Number served ‘Knights’ Christmas meals doubles
Organisers of RDS event for homeless provided dinner to 2,400 people last Christmas
A file photograph of volunteers preparing food and goody bags for distribution, at the annual Christmas Dinner organised by the Knights of Columbanus. Photograph: Eric Luke/The Irish Times.
The number of meals served by organisers of the Christmas day dinner for the homeless at the RDS in Dublin has doubled in three years.
Adrian King, chairman of the Knights of Columbanus Christmas Day dinner committee, said that when he became chair four years ago about 1,200 dinners were served but the number increased last year to 2,400.
This year is the 90th anniversary of the first Christmas day dinner for the homeless organised by the Catholic organisation. The event costs some €30,000 in addition to the significant donations of food and other services.
Mr King said 2,500 dinners would be prepared this year including 500 to be served at the RDS and the remainder to be distributed to families in need through the St Vincent de Paul Society, Alone, Simon, Age Action, Dublin City Council, Depaul Ireland and other groups.
The St Vincent de Paul Society will distribute about 60 per cent of the meals.
Dinner will be served from 11 am including the traditional turkey dinner, Christmas pudding, tea, coffee and refreshments and entertainment will be provided during and after the meal.
As part of the event transport will be provided to the RDS from the city centre from 9.30am on a rolling basis with pick-ups at the Four Courts, Mansion House and Clery’s on O’Connell Street.
Some 330 volunteers , who registered in September and October with christmasdaydinner.com and have undergone a training day, will help with the preparation of the dinners and the assembly of goody bags to go with each meal. These contain toiletries, sandwiches, chocolates and other items. Mr King said “we don’t encourage people to turn up on the day to volunteer”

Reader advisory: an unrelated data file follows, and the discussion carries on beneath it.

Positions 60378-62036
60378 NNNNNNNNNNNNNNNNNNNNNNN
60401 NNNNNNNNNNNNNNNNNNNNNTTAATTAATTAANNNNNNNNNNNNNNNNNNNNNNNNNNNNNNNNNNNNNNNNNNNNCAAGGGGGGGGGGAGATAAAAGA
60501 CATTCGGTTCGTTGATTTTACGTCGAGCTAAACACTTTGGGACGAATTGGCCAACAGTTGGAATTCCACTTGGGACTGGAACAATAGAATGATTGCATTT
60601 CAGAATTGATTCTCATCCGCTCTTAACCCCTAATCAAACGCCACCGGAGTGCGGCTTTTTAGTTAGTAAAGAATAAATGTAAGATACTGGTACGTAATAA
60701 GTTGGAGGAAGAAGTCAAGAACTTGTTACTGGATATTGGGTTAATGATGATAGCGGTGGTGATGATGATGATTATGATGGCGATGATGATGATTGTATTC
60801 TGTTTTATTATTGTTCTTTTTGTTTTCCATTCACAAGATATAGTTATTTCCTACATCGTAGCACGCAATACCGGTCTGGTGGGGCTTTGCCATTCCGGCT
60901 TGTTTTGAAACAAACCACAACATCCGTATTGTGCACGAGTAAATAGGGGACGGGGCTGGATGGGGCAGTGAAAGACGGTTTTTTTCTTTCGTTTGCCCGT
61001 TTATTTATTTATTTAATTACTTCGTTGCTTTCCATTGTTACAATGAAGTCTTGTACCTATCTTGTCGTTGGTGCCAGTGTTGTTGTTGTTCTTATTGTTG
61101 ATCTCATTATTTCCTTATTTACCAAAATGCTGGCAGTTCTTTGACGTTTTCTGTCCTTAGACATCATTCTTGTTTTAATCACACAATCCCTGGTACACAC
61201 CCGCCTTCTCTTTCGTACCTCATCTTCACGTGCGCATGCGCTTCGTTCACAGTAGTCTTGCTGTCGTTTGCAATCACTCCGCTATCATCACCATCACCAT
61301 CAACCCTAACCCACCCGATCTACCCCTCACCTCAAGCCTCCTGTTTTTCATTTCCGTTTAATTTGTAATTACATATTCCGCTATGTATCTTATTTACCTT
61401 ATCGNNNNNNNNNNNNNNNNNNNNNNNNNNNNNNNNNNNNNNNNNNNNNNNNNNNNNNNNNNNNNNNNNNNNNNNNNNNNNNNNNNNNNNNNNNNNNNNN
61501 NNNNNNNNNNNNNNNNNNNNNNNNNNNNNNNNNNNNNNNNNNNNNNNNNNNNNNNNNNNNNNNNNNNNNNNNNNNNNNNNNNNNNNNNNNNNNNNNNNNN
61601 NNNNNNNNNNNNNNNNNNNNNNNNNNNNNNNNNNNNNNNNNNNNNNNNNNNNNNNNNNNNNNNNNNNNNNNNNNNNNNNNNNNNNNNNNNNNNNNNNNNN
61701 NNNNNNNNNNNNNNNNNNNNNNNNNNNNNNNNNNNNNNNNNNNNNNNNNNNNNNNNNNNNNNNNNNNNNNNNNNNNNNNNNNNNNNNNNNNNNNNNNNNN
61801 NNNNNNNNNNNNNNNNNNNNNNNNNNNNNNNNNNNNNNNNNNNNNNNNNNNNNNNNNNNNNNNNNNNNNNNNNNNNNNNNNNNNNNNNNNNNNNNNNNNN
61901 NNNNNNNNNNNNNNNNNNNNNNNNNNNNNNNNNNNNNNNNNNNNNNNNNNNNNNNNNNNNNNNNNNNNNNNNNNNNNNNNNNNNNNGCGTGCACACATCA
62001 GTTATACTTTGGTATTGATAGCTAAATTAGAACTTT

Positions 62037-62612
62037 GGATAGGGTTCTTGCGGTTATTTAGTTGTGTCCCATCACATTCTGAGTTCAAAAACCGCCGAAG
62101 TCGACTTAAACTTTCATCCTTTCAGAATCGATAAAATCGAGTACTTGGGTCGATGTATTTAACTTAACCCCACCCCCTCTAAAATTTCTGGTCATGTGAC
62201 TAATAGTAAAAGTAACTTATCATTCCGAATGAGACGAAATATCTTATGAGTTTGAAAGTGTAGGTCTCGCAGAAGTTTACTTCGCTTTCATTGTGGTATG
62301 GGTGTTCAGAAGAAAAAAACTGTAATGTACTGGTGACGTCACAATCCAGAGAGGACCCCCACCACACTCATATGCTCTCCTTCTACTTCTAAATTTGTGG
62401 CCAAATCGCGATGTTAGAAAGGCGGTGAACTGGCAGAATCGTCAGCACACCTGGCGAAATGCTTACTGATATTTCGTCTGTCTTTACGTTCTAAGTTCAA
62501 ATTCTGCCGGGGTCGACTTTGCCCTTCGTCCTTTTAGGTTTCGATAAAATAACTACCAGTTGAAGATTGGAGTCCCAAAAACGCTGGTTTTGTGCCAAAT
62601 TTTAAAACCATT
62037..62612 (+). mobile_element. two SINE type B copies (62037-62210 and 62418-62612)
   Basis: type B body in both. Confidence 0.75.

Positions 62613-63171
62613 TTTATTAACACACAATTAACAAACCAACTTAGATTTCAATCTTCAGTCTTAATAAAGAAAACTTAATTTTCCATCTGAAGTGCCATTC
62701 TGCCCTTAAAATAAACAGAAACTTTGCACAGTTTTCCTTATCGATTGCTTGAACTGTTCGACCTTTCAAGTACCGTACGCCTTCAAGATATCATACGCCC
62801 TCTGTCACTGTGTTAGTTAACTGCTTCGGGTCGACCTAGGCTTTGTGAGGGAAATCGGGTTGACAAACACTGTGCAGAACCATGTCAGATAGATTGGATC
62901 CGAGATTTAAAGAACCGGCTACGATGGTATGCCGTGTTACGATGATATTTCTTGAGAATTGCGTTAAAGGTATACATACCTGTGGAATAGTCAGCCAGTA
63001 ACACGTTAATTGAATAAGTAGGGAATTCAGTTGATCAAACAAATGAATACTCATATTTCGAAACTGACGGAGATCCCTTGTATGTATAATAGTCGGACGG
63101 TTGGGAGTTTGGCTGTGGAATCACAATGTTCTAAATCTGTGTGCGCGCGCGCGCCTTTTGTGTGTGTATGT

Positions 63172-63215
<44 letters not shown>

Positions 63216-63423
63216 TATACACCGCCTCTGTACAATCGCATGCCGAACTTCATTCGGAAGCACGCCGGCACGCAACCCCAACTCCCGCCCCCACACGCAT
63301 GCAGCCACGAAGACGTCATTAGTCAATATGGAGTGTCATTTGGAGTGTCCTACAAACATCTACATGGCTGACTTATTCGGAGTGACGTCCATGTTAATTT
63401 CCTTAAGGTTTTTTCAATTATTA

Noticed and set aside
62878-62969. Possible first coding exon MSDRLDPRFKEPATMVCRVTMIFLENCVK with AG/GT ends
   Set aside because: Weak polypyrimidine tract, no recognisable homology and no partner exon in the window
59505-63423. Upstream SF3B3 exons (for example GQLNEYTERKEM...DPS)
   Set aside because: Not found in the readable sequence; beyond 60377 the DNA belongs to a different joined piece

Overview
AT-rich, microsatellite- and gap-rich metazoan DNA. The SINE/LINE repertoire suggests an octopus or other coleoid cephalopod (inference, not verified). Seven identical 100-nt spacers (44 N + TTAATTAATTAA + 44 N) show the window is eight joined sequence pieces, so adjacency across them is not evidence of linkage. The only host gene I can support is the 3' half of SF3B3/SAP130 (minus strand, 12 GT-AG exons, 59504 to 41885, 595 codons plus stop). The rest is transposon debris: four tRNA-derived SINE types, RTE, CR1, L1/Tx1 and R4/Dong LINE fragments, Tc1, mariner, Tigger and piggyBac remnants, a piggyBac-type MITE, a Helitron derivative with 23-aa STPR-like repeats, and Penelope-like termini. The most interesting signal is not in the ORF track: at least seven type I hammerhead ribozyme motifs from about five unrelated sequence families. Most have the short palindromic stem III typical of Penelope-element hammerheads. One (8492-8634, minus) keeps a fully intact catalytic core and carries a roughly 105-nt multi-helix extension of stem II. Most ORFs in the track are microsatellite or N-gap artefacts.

Meanwhile Minister for the Environment Alan Kelly and Minister of State Paudie Coffey on Tuesday said that 271 additional emergency beds had been put in place. This was 11 more than originally promised in a 20-point action plan to tackle short-term homelessness. The plan was published after a housing forum was established in the wake of the death of Jonathon Corrie, whose body was discovered earlier this month on steps near Leinster House.
A new night cafe for homeless people who do not wish to be in emergency accommodation has been in place since mid-December and a transport service to bring those sleeping rough to emergency accommodation is operational, Mr Kelly said.
He added that “this is some comfort to people sleeping rough on our streets and I’m determined to build on it and work toward our goal in ending long-term involuntary homelessness”.
The Simon Communities of Ireland have welcomed the provision of the emergency accommodation and the meeting of targets, but expressed concern about longer-term solutions.
Spokeswoman Niamh Randall asked what happened in March when the “cold months” plan ended. A housing-led or housing first approach was needed so that at the end of winter, those in emergency accommodation would not have to return to the streets.
She highlighted the 11 per cent increase in private rental prices and a 34 per cent drop in the supply of housing for rent. Ms Randall said there were currently 2,500 people trapped in emergency accommodation including 800 children.